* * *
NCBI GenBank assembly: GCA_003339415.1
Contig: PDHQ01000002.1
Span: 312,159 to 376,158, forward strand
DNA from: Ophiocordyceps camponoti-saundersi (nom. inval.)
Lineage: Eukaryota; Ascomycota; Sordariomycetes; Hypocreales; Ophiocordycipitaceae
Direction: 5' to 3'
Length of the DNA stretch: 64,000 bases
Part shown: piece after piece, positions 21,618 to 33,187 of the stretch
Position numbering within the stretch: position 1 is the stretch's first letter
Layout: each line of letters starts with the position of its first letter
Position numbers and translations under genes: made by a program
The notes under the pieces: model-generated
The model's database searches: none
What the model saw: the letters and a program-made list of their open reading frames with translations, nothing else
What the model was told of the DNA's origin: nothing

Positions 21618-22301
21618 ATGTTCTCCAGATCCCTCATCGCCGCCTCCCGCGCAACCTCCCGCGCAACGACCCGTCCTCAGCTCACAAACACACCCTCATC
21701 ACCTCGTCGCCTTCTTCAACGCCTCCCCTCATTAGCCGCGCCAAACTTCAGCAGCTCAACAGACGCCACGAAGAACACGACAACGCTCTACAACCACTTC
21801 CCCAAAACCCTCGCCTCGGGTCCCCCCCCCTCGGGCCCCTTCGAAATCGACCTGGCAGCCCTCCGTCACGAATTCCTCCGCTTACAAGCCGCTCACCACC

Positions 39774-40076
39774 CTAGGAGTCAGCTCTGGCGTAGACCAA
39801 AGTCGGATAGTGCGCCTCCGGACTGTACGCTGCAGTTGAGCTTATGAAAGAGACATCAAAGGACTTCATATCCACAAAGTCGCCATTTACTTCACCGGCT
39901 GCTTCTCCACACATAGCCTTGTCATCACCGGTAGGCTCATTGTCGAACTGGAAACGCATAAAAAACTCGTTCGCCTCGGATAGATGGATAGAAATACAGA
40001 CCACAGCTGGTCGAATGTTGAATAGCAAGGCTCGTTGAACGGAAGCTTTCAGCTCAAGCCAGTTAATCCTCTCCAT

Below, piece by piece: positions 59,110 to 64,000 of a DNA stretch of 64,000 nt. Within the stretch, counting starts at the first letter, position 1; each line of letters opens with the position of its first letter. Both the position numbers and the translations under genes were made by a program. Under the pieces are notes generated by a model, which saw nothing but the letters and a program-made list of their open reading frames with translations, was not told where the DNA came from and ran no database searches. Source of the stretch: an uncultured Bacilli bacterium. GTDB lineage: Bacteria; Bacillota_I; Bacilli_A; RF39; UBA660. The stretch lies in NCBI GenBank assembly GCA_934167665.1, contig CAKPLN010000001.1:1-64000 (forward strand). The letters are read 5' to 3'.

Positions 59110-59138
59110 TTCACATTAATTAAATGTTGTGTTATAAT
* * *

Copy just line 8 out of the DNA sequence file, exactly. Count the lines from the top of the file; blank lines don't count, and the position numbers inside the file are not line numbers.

Part shown: piece after piece, positions 21,618 to 33,187 of the stretch